The topic of this post might be a little sensitive, but I am going to record it to illustrate some of the real difficulties that an interfaith pilgrimage such as ours can encounter.
Let me say right up that there are going to be a number of the really difficult issues to face once we get to Rome. This includes the issue of what food is suitable to serve our feed our Muslim guests and where we can find it, and where and when and how our Muslim friends’ need to pray might be accomodated. I am fairly confident that we will be able to solve all these problems – especially now that I have Italian speakers to communicate with Seniora Loretta.
But today we had a problem on our side. Bishop Prowse was desirous of having the Catholics celebrate daily mass together on the pilgrimage. So he asked us at the beginning of the day how we should go about doing this. Bishop Prowse had bread, but we had no wine. We also figured that we could go to someone’s room, but we were assured by Orhan that we would be able to find a room for use. In fact, when we asked the staff, they said that we could not use alcohol (necessary in the communion wine) in any public space in the hotel, but had to use one of our private rooms. We elected to do this in the end, taking a coffee table from the corridor and covering it with a white table cloth to be the altar. Nine of us then crammed into this space, where Bishop Prowse celebrated and we eight congregants sat on the beds.
It occured to me that this was the strangest episcopal mass that I had ever been present at. But it also struck me that we had just finished visiting one of the oldest and largest churches in the world, Hagia Sophia, which had been designed for the very purpose of the liturgy which we were now celebrating hidden away in our room. I thought that this must have been how the English Recusants must have felt after the English reformation. Bishop Prowse’s bed room had become our “priest hole”. Ah well. As Louise says, “Jesus turned up as usual.” Of course, Patriarch Bartholomew of Constantinople is “holed up” in the Fanar more or less. He could accurately be described as “the Prisoner of the Fanar”.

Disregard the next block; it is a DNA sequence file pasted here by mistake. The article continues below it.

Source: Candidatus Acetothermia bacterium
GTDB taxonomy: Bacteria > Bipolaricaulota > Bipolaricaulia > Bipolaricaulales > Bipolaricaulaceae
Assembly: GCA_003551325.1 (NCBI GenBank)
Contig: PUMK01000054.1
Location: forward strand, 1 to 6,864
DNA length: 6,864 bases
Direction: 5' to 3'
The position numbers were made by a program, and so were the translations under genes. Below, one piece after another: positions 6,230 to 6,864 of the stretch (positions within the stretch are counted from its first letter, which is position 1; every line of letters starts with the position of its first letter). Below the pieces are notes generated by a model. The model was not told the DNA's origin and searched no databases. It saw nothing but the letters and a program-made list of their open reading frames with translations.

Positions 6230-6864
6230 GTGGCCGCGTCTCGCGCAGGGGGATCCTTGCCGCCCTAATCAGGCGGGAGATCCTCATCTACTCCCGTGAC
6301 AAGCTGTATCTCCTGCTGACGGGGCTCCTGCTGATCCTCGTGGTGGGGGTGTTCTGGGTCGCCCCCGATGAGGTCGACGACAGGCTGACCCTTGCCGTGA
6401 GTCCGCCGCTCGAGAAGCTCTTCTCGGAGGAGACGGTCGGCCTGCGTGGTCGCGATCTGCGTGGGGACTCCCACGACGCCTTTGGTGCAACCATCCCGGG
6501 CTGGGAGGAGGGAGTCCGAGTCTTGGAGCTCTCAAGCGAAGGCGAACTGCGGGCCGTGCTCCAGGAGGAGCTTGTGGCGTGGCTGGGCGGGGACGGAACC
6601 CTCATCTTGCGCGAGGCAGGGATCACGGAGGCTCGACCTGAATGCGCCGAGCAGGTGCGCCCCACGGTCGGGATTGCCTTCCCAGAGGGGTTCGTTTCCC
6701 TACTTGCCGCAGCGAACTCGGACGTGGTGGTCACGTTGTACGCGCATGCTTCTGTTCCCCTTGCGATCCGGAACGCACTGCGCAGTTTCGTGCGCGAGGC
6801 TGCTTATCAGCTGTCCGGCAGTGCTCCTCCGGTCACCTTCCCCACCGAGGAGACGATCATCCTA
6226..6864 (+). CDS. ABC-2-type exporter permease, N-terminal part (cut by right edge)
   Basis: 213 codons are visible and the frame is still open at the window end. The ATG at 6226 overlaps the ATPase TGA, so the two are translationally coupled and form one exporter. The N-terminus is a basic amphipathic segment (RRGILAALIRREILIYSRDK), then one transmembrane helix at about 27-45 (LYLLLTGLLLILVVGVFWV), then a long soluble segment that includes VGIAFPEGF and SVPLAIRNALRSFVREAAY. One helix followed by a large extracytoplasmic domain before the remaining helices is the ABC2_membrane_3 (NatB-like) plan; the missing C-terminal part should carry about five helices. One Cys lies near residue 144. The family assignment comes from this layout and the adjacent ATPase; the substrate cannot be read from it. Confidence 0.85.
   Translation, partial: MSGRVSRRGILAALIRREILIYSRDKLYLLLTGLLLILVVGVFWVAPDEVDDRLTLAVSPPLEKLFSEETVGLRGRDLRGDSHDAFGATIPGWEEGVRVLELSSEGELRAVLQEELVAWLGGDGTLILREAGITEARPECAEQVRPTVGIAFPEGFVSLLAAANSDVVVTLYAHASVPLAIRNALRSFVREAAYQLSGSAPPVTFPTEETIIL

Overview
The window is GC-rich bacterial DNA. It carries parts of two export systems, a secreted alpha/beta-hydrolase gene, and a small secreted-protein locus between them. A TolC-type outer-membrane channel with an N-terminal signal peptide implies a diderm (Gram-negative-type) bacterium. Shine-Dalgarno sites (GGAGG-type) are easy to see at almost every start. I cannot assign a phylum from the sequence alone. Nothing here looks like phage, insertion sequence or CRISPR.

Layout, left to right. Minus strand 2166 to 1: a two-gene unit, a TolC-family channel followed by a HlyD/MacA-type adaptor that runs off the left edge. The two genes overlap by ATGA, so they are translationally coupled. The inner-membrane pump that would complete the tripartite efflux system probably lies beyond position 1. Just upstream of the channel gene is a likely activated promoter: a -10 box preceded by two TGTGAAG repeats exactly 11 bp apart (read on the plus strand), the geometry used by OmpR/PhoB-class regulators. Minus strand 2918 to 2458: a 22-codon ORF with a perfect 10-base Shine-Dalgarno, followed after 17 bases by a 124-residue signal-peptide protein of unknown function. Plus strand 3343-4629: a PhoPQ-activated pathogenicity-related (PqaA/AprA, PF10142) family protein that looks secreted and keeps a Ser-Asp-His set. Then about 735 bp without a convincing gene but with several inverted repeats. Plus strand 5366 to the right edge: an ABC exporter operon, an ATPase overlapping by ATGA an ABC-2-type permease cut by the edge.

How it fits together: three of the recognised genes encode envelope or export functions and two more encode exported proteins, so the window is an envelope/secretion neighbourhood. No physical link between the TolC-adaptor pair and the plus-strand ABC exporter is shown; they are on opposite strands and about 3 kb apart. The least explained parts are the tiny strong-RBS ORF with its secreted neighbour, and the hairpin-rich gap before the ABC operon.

(The local wine, by the way, was not hard to obtain, but was 15 Turkish Lira (1 TL = approx $1) for a half bottle, and not the highest quality. It is a good thing that validity of the sacramanet does not depend upon the quality of the wine.)
After mass, we all met down in the lobby, because we were being taken out to dinner with the Lord Mayor and Deputy Mayor of the City of Istanbul. Jan drove us to a lovely restaurant on the banks of the Bosphorus which was in fact run by the Istanbul Municipal Association. Ersin, the General Secretary of PASIAD, was once again present, as were other municipal dignatories.
I sat next to a young businessman whose business is the live-meat export trade to Saudi Arabia for use in halal ritual sacrifices. I asked him if he had ever been to Australia, since this is where the bulk of hid trade came from. He said no, but he was intending to come soon. I told him to contact me when he got to Australia, and I would take him up to meet my parents on a “real” sheep farm.
The food was very good, but as usual there was lots and lots of it – more than I could reasonably eat. My Turkish business friend was horrified that I did not eat it all, and suggested that I should “take it home to my mother” (Turkish expression). He said that if I was staying in Istanbul for a year, he would see to it that I was fattened up a little.
It was not a late night, but it is late now, and I think it’s time to go to bed.